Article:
Review of tDAR (the Digital Archaeological Record)

Posted on December 30, 2012

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I have spent the last few days working with tDAR. It is

“an international digital archive and repository that houses data about archaeological investigations, research, resources, and scholarship.  tDAR provides researchers new avenues to discover and integrate information relevant to topics they are studying.   Users can search tDAR for digital documents, data sets, images, GIS files, and other data resources from archaeological projects spanning the globe.  For data sets, users also can use data integration tools in tDAR to simplify and illuminate comparative research.”

Basically, a great place to make your archaeology data accessible by others.

My over all experience, regarding data input, has so far been very positive.  Sign-up to the website is very straightforward and took about a minute. Once signed-up, I was able to start a project, in my case it was my Jobs in US archaeology project I have been working on for the last couple of years. Again, a straightforward process, creating a project, that did not take to long. tDAR had several nice features, including the ability to use Google maps to locate your project area. My only critique is that in the years that the project took place you can not enter “still on going/current”, or I could not figure out how to do it. This is understandable as most projects put their data in archives after they are completed and not during the process.

After you create  a project then you can add documents, datasets, etc. to the project. Again, very simple and easy process. What I liked most about this stage is that you can use the same metadata from your project with its children elements. A few ticks of a box and then you don’t need to enter in the same metadata again and again and again for your different documents.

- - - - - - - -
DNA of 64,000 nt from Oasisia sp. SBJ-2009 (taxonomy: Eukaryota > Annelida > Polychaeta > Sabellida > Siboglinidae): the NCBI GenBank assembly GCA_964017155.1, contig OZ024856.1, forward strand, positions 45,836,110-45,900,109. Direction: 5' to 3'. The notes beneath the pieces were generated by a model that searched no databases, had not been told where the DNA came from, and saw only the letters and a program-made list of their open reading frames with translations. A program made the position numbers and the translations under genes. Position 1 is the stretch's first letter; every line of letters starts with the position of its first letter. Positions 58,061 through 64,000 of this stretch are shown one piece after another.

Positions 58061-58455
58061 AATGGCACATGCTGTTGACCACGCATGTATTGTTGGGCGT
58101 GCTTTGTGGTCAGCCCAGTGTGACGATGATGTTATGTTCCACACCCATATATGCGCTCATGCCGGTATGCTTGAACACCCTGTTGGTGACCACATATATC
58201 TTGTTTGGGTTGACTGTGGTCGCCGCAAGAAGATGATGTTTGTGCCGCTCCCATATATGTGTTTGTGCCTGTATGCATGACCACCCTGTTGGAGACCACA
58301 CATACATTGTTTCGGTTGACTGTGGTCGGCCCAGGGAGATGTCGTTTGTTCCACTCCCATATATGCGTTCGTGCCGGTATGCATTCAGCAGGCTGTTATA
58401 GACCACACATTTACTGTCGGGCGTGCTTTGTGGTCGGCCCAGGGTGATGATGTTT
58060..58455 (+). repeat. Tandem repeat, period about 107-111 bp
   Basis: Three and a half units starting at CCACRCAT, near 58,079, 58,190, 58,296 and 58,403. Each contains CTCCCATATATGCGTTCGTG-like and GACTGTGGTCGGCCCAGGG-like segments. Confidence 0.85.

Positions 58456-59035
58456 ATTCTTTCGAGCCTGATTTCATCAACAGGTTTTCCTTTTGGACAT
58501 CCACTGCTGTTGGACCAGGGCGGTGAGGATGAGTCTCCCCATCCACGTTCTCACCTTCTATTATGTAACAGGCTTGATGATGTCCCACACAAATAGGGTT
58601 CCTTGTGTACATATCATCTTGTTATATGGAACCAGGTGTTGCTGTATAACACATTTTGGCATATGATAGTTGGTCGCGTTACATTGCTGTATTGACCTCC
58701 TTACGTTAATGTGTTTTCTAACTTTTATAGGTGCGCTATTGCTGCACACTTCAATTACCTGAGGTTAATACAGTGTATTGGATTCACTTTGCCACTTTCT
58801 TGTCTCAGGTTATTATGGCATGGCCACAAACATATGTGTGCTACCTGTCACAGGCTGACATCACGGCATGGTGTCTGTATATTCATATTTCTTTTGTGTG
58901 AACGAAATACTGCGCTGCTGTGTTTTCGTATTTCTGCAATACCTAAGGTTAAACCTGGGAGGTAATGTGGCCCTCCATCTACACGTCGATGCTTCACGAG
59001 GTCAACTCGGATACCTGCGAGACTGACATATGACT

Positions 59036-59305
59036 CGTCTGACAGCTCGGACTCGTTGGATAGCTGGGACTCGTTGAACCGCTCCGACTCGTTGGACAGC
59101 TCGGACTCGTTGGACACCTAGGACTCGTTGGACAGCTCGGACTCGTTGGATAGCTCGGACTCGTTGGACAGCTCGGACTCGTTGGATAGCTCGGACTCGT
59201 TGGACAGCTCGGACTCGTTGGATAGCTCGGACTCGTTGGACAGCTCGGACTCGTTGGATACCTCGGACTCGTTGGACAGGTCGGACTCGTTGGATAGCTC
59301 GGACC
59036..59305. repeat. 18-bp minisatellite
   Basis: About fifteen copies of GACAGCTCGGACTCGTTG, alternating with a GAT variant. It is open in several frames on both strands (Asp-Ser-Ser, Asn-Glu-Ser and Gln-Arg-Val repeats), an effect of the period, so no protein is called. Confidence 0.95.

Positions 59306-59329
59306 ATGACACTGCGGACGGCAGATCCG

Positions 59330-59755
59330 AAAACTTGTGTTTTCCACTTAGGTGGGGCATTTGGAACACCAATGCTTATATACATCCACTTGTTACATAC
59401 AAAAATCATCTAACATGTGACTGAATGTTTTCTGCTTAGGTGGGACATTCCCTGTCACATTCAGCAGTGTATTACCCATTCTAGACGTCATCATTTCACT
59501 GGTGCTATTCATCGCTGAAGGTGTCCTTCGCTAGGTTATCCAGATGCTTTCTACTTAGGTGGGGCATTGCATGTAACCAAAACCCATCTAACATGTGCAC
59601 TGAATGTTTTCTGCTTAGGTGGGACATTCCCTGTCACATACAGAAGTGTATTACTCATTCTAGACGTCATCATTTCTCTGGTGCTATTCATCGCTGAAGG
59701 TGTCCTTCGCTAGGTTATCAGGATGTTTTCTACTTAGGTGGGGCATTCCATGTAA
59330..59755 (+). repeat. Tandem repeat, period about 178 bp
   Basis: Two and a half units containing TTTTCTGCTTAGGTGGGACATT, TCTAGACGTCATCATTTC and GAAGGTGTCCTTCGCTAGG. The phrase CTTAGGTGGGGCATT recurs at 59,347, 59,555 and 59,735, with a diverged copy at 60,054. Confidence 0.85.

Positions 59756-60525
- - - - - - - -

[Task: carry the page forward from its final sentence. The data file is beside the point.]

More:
Overall, the experience only took a few minutes and now my data is accessible by others (well, will be in a few days when I take it out of draft stage). What took the most time was me collecting all of my different datasets and putting them into a single (most importantly easy to read) dataset. I have been collecting data over several years and it is all over the place. That actually took me several hours to do.

If you are interested in placing your data into a respiratory I would recommend tDAR as it is very easy to use, with the caveat that I have yet to try other services like ADS or Open Context. Thus, I can not say which one is better or if one is even better. In other words, tDAR was great but my review is coming from limited experience.

tDAR project Slide2

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